In a series of brief videos, Bishop Scott Jones of the Texas Annual Conference of the United Methodist Church explains the situation the denomination finds itself in, clarifies the essentials of the different main plans that will come before the February 2019 General Conference, and gives his opinion on how they will affect the church. We at IRD/UMAction are very grateful for Bishop Jones’s leadership and clear, succinct summaries of the decisions now facing the denomination.
We commend these videos to all United Methodists and other interested persons, and encourage you to share them with others.
Decisive Turn: Bishop Scott Jones says come February at the special General Conference, the UMC will arrive at a fork in the road, and the adoption of the One Church Plan chooses a path that represents a long-term, and likely permanent “decisive turn” that clearly leads to the destination of “prohibitions against all forms of discrimination” against LGBTQ practices and lifestyles, which “will eventually require clergy and congregations to conform to this new standard” throughout the UMC. He explains that adopting the One Church Plan “will not end the conflicts of the last four decades, but move them to local churches and annual conferences.” The main other road would amount to maintaining the basic outlines of “our current compromise” as a denomination, in which LGBT persons are welcomed into membership and participation in ministry, but we have rules requiring clergy to keep parts of their behavior within the boundaries of traditional Christian sexual morality.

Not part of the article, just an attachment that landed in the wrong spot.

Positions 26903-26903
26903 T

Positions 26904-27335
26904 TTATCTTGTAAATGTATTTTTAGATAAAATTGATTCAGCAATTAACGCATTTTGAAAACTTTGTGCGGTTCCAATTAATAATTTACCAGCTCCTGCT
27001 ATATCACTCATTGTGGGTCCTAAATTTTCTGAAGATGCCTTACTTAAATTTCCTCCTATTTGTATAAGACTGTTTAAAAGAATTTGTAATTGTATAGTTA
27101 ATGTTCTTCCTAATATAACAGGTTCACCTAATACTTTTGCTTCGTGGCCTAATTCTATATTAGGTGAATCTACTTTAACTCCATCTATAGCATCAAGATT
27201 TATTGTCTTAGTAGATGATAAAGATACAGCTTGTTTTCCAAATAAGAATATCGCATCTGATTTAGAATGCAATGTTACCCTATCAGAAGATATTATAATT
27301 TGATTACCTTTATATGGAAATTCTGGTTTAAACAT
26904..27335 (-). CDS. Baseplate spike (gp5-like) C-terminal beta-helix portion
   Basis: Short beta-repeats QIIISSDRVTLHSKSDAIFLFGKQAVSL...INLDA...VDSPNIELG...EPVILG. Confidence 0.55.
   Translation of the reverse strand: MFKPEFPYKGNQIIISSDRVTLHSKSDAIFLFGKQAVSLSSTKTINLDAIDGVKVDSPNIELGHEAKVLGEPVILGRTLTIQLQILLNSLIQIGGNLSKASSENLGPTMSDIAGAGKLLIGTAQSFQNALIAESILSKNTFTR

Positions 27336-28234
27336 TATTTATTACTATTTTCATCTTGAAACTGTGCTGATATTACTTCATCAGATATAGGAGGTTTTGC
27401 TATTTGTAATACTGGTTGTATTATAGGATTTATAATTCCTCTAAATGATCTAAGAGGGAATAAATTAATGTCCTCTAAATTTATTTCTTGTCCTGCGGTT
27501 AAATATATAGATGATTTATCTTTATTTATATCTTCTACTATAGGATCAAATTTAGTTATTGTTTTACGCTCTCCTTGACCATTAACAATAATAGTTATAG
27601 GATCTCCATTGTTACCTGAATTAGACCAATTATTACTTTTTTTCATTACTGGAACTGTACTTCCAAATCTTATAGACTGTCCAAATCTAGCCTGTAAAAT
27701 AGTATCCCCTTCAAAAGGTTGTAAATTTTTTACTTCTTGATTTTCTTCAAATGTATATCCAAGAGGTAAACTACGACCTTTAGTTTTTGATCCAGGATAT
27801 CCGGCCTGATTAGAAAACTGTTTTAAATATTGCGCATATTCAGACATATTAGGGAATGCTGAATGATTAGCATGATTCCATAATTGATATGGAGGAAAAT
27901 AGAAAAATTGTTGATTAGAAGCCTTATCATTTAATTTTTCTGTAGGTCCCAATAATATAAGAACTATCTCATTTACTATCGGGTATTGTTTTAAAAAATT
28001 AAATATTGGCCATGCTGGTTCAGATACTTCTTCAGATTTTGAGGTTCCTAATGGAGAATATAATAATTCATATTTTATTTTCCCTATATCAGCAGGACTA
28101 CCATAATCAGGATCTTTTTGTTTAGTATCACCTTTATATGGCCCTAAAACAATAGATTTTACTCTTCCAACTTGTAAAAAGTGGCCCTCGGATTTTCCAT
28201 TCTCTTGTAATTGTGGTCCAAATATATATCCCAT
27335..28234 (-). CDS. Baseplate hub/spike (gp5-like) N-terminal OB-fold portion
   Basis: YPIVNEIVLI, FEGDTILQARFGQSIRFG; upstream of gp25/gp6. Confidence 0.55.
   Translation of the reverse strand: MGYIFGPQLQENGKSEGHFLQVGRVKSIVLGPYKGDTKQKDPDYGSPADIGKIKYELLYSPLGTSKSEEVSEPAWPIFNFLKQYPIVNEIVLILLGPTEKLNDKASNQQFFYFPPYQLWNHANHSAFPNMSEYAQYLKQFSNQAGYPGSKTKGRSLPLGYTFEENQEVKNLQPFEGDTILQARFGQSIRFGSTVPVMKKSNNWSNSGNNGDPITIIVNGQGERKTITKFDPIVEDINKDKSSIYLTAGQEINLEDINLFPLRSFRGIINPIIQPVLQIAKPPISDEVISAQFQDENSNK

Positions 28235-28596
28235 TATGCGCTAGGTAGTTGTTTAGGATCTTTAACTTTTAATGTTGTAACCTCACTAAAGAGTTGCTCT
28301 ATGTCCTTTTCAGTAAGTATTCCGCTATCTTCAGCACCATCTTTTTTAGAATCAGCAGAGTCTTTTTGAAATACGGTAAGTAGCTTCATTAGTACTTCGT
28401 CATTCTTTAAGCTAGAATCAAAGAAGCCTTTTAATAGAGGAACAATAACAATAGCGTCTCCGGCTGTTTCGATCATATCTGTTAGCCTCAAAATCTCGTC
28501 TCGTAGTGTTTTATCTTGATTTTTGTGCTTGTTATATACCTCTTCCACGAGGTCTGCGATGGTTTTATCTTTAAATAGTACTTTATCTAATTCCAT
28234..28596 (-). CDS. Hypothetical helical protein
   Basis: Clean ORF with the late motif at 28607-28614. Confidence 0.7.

Traditional Plan: Bishop Jones says real community that works together requires accountability to agreed-upon rules and common trust in the Discipline. The Traditional Plan, though imperfect, offers a solution to keep all United Methodist leaders, bishops included, accountable to the church’s standards.
Connectional Conference: In this video, Bishop Jones explains how the UMC’s system of connectionalism has protected jurisdictions from interference as they have gone in different directions on human sexuality. The Connectional Conference Plan envisions a new form of unity with three branches, each with their own approach to the issue, but there is currently very little energy and support behind this plan.